So if anyone reading this is in London and hiring do reach out to me, I can’t imagine it will take too long to find a job here however as there are many opportunities.

So that’s the personal update for now, there will likely be some more technical posts incoming in the near future.


Posted on May 26, 2016

Free SSL Certificates with LetsEncrypt and Ajenti-v

This is a quick post on how to use LetsEncrypt SSL certificates on your Ajenti-v setup .

Ajenti-v will probably be supporting this natively at some point, there is an open issue on their Github here. But in the meantime you can just follow these steps to start using LetsEncrypt now.

You can click this link and head to ‘Getting Started’ or you can just run these commands to install LetsEncrypt in the folder of your choice:

git clone https://github.com/letsencrypt/letsencrypt
cd letsencrypt

So now LetsEncrypt is installed, LetsEncrypt doesn’t yet support nGinx and since that’s what I’m using I’ll assume that’s what you’re using, the automatic function won’t work for us so we will have to use the ‘certonly’ option.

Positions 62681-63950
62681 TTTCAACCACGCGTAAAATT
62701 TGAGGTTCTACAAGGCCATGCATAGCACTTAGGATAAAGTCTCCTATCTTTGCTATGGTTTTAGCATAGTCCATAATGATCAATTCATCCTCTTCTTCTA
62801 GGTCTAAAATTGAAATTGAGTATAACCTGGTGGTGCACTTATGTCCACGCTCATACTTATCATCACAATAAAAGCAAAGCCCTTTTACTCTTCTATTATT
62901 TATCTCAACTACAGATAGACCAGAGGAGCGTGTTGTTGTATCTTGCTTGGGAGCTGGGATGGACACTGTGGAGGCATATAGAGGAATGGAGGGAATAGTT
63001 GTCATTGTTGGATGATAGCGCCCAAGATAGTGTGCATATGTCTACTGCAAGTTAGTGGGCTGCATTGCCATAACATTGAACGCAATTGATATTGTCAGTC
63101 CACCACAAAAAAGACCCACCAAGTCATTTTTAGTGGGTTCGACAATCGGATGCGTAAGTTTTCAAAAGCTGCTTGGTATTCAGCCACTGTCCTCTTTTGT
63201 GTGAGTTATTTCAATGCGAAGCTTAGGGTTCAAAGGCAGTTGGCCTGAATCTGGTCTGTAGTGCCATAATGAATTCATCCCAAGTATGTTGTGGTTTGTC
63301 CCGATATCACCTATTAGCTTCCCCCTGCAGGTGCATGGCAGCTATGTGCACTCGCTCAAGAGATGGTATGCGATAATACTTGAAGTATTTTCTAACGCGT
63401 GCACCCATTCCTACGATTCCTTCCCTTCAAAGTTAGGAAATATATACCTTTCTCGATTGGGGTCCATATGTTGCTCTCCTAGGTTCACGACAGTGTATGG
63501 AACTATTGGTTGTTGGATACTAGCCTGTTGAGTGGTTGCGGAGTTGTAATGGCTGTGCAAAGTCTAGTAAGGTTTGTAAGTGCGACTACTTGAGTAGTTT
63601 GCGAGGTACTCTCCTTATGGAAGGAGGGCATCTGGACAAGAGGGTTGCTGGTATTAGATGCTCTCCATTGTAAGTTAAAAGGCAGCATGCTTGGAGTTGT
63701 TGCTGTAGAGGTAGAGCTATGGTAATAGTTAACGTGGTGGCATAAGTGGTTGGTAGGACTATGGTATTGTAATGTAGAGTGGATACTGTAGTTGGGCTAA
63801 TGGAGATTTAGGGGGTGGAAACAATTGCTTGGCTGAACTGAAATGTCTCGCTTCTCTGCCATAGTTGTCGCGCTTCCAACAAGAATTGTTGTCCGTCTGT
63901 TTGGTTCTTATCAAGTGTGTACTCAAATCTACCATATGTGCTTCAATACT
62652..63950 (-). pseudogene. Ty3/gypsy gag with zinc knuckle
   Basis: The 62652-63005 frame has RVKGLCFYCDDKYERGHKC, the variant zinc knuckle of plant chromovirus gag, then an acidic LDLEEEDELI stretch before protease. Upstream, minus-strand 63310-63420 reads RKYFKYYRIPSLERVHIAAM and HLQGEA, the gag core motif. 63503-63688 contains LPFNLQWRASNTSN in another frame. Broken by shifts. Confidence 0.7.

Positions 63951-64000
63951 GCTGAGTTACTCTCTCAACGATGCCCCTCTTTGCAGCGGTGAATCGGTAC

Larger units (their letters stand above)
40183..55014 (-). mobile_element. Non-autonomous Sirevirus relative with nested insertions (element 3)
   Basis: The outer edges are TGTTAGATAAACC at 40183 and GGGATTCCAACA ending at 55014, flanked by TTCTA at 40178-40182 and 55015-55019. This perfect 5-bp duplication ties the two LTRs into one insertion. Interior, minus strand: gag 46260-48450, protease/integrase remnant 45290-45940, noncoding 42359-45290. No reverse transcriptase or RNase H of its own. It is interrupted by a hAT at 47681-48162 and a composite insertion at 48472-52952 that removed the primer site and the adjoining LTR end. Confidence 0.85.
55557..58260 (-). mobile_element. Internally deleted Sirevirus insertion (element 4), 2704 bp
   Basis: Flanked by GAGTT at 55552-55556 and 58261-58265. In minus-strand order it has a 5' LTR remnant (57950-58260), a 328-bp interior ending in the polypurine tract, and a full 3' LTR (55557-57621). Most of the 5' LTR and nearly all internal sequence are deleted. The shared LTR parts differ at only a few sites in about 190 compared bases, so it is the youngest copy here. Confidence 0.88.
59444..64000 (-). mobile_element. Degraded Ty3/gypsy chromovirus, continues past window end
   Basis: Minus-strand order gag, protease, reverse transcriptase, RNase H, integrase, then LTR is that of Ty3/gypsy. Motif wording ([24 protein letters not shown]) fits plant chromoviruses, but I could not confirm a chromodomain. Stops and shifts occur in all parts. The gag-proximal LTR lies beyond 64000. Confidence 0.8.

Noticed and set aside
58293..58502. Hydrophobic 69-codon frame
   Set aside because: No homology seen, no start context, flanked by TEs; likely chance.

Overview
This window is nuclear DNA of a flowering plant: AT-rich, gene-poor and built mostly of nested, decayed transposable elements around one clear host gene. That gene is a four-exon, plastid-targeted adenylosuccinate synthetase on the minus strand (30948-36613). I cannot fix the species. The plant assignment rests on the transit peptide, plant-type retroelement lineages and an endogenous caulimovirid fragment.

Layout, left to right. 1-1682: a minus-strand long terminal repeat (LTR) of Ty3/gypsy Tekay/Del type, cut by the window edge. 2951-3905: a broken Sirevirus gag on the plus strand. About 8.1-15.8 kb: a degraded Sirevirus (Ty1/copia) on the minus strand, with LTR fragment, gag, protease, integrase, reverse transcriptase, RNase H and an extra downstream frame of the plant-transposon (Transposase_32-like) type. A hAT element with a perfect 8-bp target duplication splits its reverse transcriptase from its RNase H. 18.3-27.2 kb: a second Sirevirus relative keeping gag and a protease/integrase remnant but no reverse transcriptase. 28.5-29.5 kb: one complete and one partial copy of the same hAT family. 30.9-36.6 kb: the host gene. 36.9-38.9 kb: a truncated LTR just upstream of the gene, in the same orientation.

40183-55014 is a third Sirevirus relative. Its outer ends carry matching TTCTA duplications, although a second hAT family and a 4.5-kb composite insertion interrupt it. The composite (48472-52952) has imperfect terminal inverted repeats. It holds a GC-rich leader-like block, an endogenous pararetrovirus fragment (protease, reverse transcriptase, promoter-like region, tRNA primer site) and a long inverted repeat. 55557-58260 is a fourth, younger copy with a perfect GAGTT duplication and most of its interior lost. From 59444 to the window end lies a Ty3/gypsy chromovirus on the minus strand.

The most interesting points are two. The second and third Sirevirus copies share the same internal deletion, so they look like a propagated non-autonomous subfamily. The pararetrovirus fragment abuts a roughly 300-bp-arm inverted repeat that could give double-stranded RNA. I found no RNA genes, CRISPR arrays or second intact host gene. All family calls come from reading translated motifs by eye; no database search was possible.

Run the following command and follow the steps.

service nginx stop
./letsencrypt-auto certonly

Now you should get a message like:

Congratulations! Your certificate and chain have been saved at
/etc/letsencrypt/live/yourdomain.com/fullchain.pem.

You can now restart nginx by running:

service nginx start

Now that we have the cert, it’s time to see how we fit this into Ajenti. Open up the websites tab of Ajenti and open whatever website you’ve decided to do this for, hit the SSL tab and you will get this window:

Ajenti Certs Window

So the first box gets filled in with what the wizard returned to us:

/etc/letsencrypt/live/yourdomain.com/fullchain.pem

The second box gets filled in with the certificates private key:

/etc/letsencrypt/live/yourdomain.com/privkey.pem

Now Ajenti knows what certificate to use, it is time to turn SSL on, lets get the Advanced configuration out of the way first:

ajenti-advanced-cert.png

The ‘Custom top level configuration’ you see will automatically redirect users accessing your website on http:// to the https:// domain.